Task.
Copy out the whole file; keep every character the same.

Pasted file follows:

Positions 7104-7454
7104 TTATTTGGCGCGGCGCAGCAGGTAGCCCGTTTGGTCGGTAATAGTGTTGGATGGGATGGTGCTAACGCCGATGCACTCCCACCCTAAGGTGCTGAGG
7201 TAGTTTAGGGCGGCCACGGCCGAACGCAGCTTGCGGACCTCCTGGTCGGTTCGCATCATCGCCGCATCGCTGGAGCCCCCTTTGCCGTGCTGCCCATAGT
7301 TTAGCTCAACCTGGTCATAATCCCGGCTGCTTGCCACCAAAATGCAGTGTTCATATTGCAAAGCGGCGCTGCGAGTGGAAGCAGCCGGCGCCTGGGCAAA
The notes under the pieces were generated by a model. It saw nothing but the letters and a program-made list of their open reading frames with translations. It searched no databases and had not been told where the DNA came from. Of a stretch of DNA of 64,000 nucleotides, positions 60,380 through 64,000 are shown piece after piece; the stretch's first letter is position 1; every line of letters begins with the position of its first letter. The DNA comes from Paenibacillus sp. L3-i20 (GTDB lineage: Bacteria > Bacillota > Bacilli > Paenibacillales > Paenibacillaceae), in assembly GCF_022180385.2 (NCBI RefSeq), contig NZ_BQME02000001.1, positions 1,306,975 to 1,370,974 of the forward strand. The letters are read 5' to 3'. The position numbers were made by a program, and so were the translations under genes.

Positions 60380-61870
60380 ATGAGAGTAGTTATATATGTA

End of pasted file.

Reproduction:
Positions 7104-7454
7104 TTATTTGGCGCGGCGCAGCAGGTAGCCCGTTTGGTCGGTAATAGTGTTGGATGGGATGGTGCTAACGCCGATGCACTCCCACCCTAAGGTGCTGAGG
7201 TAGTTTAGGGCGGCCACGGCCGAACGCAGCTTGCGGACCTCCTGGTCGGTTCGCATCATCGCCGCATCGCTGGAGCCCCCTTTGCCGTGCTGCCCATAGT
7301 TTAGCTCAACCTGGTCATAATCCCGGCTGCTTGCCACCAAAATGCAGTGTTCATATTGCAAAGCGGCGCTGCGAGTGGAAGCAGCCGGCGCCTGGGCAAA
The notes under the pieces were generated by a model. It saw nothing but the letters and a program-made list of their open reading frames with translations. It searched no databases and had not been told where the DNA came from. Of a stretch of DNA of 64,000 nucleotides, positions 60,380 through 64,000 are shown piece after piece; the stretch's first letter is position 1; every line of letters begins with the position of its first letter. The DNA comes from Paenibacillus sp. L3-i20 (GTDB lineage: Bacteria > Bacillota > Bacilli > Paenibacillales > Paenibacillaceae), in assembly GCF_022180385.2 (NCBI RefSeq), contig NZ_BQME02000001.1, positions 1,306,975 to 1,370,974 of the forward strand. The letters are read 5' to 3'. The position numbers were made by a program, and so were the translations under genes.

Positions 60380-61870
60380 ATGAGAGTAGTTATATATGTA